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Isabella Martire, MD, Board Certified In Oncology
Relapsed Or Refractory Chronic Lymphocytic Leukemia: Treatment Options
Isabella C. Martire, MD, AC
. https://www.isabellamartire-md.com/

Relapsed Or Refractory Chronic Lymphocytic Leukemia: Treatment Options

For patients with relapsed or refractory CLL after chemoimmunotherapy the treatment options are Imbruvica (ibrutinib) monotherapy or Venclexta (venetoclax) combined with Rituxan (rituximab).

Imbruvica is an oral kinase inhibitor treatment that is continued until it is no longer effective or if the patient develops intolerable toxicity. Imbruvica is a small molecule drug that binds permanently the protein Bruton’s tyrosine kinase inhibiting its function, which is critical for B cell proliferation. The most common side effects of Imbruvica are low platelet count, diarrhea, low white blood cell count, anemia, fatigue, muscular pain spasm, and joint pain. In relapsed patients the time to progression with Imbruvica was approximately 51 months. In general Imbruvica, is well tolerated even in older patients.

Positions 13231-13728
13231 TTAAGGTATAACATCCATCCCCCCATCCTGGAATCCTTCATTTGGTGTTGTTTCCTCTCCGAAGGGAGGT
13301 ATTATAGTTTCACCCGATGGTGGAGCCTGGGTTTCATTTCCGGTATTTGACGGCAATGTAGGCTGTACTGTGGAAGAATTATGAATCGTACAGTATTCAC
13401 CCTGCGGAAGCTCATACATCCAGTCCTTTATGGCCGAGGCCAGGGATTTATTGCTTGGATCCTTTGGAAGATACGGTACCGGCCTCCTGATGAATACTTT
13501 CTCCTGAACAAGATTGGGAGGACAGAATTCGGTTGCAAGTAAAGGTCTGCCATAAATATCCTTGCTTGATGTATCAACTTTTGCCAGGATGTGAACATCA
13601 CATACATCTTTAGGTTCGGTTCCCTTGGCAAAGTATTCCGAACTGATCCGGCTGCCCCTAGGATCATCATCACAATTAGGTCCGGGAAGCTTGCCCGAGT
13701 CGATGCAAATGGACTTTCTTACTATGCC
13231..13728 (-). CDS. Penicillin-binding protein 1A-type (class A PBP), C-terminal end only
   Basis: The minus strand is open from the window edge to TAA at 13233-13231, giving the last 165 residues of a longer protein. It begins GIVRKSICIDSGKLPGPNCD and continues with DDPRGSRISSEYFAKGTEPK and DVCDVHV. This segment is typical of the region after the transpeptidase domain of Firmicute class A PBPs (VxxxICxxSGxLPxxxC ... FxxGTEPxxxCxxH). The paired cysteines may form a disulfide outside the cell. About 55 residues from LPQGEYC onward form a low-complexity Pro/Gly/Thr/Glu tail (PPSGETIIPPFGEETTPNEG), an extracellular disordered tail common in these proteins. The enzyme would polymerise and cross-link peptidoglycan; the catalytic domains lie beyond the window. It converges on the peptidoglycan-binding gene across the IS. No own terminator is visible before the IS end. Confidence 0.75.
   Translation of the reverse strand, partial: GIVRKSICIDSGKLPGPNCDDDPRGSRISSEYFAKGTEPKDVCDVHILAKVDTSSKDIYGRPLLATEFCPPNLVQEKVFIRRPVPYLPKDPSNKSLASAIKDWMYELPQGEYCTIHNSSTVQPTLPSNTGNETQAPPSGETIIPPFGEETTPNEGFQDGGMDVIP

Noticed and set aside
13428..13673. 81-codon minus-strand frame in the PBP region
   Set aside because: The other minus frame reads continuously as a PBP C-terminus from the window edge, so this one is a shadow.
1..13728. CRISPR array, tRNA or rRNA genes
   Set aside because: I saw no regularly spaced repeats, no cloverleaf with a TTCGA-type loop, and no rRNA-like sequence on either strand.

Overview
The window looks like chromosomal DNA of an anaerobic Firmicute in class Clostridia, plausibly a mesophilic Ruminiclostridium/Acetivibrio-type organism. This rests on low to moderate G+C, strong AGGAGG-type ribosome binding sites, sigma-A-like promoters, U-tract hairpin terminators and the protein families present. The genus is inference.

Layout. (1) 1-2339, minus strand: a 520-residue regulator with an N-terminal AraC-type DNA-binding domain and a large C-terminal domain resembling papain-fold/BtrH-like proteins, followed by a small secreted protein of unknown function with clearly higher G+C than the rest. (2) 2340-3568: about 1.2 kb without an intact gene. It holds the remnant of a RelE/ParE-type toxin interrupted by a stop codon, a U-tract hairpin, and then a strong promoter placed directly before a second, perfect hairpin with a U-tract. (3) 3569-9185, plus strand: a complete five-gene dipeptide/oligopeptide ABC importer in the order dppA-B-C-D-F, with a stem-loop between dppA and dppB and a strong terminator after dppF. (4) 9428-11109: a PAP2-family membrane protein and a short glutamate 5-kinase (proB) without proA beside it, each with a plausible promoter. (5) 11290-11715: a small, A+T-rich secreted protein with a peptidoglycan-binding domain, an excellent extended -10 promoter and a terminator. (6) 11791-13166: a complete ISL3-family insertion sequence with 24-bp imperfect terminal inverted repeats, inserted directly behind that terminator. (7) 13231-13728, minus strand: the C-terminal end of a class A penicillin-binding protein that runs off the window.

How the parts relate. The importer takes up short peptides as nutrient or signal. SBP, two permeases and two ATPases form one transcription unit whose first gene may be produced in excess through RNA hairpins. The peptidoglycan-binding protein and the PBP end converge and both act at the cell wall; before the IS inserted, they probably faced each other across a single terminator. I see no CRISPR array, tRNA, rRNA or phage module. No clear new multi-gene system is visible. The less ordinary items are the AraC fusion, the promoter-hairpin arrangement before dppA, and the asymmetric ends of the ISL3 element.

Another combination therapy that can be used in refractory CLL is venclexta plus Rituxan. Venclexta is an oral drug that binds to BDL-2. BCL-2 when you have CLL builds us preventing cancer cells from self-destructing. Venclexta binds to BCL-2 restoring the process of self-destruction. Rituximab is a monoclonal antibody that binds to CD20 antigen which is a protein overexpressed on CLL cells.

Rituximab is given intravenously over several hours. With the combination of venclexta and rituximab 92% of patients had some level of response. The most common side effects of the combination therapy are low white cell count, diarrhea, cough, pneumonia, fatigue and nausea.

The most serious side effect from Rituxan and Venclexta combination is tumor lysis syndrome, which can be life threatening and the patient needs to be monitored closely and preventive measure needs to be taken. Additional novel agents continue to be studied and some are currently in phase III trials and could change the current standard of care.

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